Article
Full-text available
Fundamental frequency (F0, perceived as voice pitch) predicts sex and age, hormonal status, mating success and a range of social traits, and thus functions as an important biosocial marker in modal speech. Yet, the role of F0 in human nonverbal vocalizations remains unclear, and given considerable variability in F0 across call types, it is not know...
Article
Full-text available
Cattle mother-offspring contact calls encode individual-identity information; however, it is unknown whether cattle are able to maintain individuality when vocalising to familiar conspecifics over other positively and negatively valenced farming contexts. Accordingly, we recorded 333 high-frequency vocalisations from 13 Holstein-Friesian heifers du...
Article
Domesticated animals have been shown to recognize basic phonemic information from human speech sounds and to recognize familiar speakers from their voices. However, whether animals can spontaneously identify words across unfamiliar speakers (speaker normalization) or spontaneously discriminate between unfamiliar speakers across words remains to be...
Article
Crossmodal correspondences are intuitively held relationships between non-redundant features of a stimulus, such as auditory pitch and visual illumination. While a number of correspondences have been identified in humans to date (e.g. high pitch is intuitively felt to be luminant, angular and elevated in space), their evolutionary and developmental...
Article
Low frequency components (i.e. a low pitch (F0) and low formant spacing (ΔF)) signal high salivary testosterone and height in adult male voices and are associated with high masculinity attributions by unfamiliar listeners (in both men and women). However, the relation between the physiological, acoustic and perceptual dimensions of speakers' mascul...
Article
Full-text available
Pre-pubertal boys and girls speak with acoustically different voices despite the absence of a clear anatomical dimorphism in the vocal apparatus, suggesting that a strong component of the expression of gender through the voice is behavioural. Initial evidence for this hypothesis was found in a previous study showing that they can alter their voice...
Article
Full-text available
Despite widespread evidence that nonverbal components of human speech (e.g., voice pitch) communicate information about physical attributes of vocalizers and that listeners can judge traits such as strength and body size from speech, few studies have examined the communicative functions of human nonverbal vocalizations (such as roars, screams, grun...
Data
Full protocol of acoustic analysis. (DOCX)
Data
Supplementary tables. (DOCX)
Data
Significant zero-order correlations. (DOCX)
Article
In the absence of clear sex differences in vocal anatomy, the expression of gender in pre‐pubertal children's voices has a strong behavioural dimension. However, whether children are sensitive to this gender‐related variation in the voice and use it to make inferences about their peers’ masculinity and femininity remains unexplored. Using a cross‐m...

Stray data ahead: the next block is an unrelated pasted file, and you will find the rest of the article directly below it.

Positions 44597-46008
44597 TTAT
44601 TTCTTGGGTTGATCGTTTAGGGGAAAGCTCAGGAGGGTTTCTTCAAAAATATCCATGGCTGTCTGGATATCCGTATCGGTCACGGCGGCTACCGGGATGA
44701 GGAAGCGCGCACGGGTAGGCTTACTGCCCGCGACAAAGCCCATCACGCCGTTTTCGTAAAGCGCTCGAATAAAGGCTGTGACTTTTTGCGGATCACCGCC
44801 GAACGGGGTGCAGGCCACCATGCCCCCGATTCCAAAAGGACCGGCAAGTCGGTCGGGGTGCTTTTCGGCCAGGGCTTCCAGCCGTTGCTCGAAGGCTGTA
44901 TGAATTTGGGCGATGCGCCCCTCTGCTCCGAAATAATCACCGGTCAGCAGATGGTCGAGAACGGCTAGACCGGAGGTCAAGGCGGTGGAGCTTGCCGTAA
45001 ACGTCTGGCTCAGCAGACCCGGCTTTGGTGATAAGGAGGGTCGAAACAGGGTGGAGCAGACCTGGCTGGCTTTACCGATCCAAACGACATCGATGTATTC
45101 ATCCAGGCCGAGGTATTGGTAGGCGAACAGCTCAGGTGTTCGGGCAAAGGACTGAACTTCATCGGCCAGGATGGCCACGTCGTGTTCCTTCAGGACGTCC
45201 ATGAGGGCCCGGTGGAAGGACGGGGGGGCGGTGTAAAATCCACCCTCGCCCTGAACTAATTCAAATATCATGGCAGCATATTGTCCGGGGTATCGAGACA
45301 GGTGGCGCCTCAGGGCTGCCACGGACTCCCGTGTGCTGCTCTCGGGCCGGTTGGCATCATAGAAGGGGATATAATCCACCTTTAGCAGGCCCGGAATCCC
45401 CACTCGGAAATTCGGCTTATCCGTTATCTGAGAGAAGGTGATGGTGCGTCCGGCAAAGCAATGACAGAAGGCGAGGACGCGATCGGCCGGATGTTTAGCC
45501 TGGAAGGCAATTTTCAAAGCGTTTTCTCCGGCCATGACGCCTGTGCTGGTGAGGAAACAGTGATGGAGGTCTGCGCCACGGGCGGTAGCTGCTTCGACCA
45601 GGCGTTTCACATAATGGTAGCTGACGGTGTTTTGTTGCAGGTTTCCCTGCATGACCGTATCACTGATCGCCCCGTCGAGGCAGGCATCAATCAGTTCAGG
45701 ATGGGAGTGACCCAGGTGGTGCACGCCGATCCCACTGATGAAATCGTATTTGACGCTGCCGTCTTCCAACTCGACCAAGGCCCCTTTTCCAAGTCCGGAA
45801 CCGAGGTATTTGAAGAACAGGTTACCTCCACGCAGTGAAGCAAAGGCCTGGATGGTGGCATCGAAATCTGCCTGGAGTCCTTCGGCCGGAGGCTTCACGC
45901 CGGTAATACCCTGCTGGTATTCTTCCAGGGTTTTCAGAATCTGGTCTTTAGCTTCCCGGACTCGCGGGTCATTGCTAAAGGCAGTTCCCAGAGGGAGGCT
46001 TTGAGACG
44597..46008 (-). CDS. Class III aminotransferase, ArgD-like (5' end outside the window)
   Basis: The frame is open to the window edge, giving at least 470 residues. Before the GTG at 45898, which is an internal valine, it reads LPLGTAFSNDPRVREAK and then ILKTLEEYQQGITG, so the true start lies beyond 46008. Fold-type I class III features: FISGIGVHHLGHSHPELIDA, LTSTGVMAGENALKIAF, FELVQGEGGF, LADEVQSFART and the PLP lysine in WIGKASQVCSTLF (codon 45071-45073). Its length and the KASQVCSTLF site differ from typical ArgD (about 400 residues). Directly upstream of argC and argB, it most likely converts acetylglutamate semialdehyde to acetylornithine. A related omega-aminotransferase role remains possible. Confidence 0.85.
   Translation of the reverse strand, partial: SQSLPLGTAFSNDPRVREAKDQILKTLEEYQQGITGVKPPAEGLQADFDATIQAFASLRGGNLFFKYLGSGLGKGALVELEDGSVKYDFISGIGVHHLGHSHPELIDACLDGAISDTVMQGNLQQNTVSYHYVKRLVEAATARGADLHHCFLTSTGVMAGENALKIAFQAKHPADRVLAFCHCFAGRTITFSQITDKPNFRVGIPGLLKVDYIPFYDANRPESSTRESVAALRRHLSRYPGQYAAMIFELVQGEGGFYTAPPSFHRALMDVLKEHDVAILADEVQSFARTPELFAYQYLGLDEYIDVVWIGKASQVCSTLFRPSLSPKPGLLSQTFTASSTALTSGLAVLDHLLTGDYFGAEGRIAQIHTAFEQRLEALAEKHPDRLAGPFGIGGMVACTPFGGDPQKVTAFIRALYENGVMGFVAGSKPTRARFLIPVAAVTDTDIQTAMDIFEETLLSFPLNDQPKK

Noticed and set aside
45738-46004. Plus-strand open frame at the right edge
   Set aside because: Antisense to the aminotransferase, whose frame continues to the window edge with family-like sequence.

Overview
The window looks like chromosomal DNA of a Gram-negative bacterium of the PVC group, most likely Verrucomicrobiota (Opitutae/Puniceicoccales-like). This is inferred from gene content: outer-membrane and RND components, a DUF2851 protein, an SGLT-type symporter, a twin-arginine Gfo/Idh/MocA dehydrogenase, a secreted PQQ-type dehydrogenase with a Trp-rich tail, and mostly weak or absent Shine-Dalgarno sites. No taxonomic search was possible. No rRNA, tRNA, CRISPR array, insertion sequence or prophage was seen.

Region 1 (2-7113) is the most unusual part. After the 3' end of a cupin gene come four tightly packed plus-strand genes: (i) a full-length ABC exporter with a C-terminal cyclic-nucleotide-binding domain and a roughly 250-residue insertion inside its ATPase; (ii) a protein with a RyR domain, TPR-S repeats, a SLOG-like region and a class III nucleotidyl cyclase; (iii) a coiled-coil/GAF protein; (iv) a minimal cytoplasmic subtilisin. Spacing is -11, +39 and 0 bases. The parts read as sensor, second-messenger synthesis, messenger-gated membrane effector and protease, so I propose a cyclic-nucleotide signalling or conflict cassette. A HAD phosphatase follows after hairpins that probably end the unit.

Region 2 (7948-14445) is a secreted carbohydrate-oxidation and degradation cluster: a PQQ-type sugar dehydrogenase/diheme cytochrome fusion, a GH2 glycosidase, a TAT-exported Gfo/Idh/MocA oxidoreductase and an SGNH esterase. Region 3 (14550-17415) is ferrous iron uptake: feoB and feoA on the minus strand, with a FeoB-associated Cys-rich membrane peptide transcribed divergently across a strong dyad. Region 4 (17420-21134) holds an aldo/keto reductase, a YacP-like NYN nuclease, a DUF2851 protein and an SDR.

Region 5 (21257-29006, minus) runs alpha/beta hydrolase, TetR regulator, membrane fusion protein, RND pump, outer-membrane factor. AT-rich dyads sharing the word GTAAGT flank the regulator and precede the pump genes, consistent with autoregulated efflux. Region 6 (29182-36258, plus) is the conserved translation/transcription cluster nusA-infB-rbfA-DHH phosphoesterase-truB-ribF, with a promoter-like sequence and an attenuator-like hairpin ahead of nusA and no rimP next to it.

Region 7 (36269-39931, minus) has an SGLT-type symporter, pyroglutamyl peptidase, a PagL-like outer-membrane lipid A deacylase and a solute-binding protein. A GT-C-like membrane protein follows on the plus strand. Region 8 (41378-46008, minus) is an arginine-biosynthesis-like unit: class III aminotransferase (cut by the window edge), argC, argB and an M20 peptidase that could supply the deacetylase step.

Article
Full-text available
Inter-individual differences in human fundamental frequency (F0, perceived as voice pitch) predict mate quality and reproductive success, and affect lis-teners' social attributions. Although humans can readily and volitionally manipulate their vocal apparatus and resultant voice pitch, for instance, in the production of speech sounds and singing, l...
Article
Full-text available
While evidence suggests that pain cries produced by human babies and other mammal infants communicate pain intensity, whether the pain vocalisations of human adults also encode pain intensity, and which acoustic characteristics influence listeners’ perceptions, remains unexplored. Here, we investigated how trained actors communicated pain by compar...
Article
Full-text available
Voice pitch (fundamental frequency, F0) is a key dimension of our voice that varies between sexes after puberty, and also among individuals of the same sex both before and after puberty. While a recent longitudinal study indicates that inter-individual differences in voice pitch remain stable in men during adulthood and may even be determined befor...
Data
Data S3. Audio Exemplars of Roars and Speech from Three Males and Three Females, Related to Tables 1 and 2, and Figures 1 and 2
Article
Males of several species of deer have a descended and mobile larynx, resulting in an unusually long vocal tract, which can be further extended by lowering the larynx during call production. Formant frequencies are lowered as the vocal tract is extended, as predicted when approximating the vocal tract as a uniform quarter wavelength resonator. Howev...
Article
Full-text available
Although animal vocalizations and human speech are known to communicate physical formidability, no previous study has examined whether human listeners can assess the strength or body size of vocalizers relative to their own, either from speech or from nonverbal vocalizations. Here, although men tended to underestimate women's formidability, and wom...
Article
Women's voice pitch (the perceptual correlate of fundamental frequency, F0) varies across the menstrual cycle and lowers after menopause, and may represent a putative signal of women's fertility and reproductive age. Yet, despite dramatic changes in women's sex hormone levels and bodies during and after pregnancy, previous between-subject and case...